Jefferson County, Kentucky

Jefferson County Map

As the squall line and its embedded intermittent brief tornadoes proceeded across the Louisville metropolitan area, winds of 60 to 90 mph caused widespread property losses.

The first tornado touchdown was near 2202 Dixie Highway where a church was badly damaged. Structural damage continued for about a mile to the northeast. The tornado then dipped to earth again on the west side of the University of Louisville campus causing some window damage to buildings and vehicles. The next touchdown happened in Saint Matthews near the intersection of Shelbyville Road and Interstate 264, where extensive damage was suffered by many businesses and private properties. The fourth and final touchdown was in Anchorage where many trees were damaged, blown over, and uprooted.

The tornado touchdowns were EF1 in strength and about 100 yards wide, occurring between 8:00pm and 8:13pm.

This is a 0.5 degree base reflectivity loop from 7:58 to 8:45 pm est from the NWS (KLVX) Doppler radar at Ft. Knox. The squall line of thunderstorms raced east through Jefferson County, Kentucky including metro Louisville. Maximum wind damage and embedded brief tornadoes occurred in an axis just south and east of downtown Louisville, from Dixie Highway just north of Shively through the University of Louisville to parts of St. Matthews through Anchorage to Pewee Valley (with damage at the Little Colonel Playhouse) and then east of the county. The straight-line and tornadic damage occurred mainly along and just north of the bow echo within the line, i.e., that part of the line which was bowed (or accelerated) out more so than the rest of the line. The bowing is caused by intense winds within and just behind the line pushing the leading line of storms out ahead of the rest of the line.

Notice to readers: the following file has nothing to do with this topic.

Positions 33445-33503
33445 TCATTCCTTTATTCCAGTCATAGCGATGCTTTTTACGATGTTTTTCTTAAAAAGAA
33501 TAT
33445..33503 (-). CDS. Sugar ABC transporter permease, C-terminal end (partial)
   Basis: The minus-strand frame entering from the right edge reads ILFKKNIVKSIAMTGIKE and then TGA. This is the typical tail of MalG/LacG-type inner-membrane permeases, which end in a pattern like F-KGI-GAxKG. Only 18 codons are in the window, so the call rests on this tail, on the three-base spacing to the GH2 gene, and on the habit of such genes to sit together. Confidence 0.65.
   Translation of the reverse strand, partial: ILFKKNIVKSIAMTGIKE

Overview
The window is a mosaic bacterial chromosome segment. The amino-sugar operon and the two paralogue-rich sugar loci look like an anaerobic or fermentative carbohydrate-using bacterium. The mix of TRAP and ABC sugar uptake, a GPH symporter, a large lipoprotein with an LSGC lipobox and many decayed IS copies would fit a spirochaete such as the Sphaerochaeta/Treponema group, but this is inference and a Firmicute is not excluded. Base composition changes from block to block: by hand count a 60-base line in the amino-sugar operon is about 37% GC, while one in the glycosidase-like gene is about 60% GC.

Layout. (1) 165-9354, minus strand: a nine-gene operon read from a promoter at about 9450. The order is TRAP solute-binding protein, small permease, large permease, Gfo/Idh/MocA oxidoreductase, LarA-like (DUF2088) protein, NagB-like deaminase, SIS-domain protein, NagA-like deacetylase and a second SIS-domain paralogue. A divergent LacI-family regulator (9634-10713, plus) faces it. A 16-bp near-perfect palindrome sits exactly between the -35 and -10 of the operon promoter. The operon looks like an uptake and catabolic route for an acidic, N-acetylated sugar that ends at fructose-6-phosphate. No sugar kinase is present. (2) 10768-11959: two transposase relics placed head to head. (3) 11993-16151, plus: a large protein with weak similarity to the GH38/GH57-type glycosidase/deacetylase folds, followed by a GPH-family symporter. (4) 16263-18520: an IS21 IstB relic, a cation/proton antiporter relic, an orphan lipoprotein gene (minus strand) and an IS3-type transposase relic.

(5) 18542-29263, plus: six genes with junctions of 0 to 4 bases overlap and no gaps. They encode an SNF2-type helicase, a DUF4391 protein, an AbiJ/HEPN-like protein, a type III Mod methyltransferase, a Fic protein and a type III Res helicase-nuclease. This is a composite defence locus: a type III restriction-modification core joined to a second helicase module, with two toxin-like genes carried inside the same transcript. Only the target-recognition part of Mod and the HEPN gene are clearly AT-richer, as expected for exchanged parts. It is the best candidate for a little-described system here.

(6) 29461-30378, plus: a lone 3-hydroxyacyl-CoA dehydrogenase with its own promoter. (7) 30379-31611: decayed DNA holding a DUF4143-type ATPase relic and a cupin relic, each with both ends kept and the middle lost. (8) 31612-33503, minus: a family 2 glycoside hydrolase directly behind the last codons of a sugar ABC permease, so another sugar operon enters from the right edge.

Most of the following pictures were sent to us by weather spotter Michael Scott Howard, to whom we are grateful. Most of them were taken just a couple of hours after the storm in or near Saint Matthews. Click on the images for larger versions.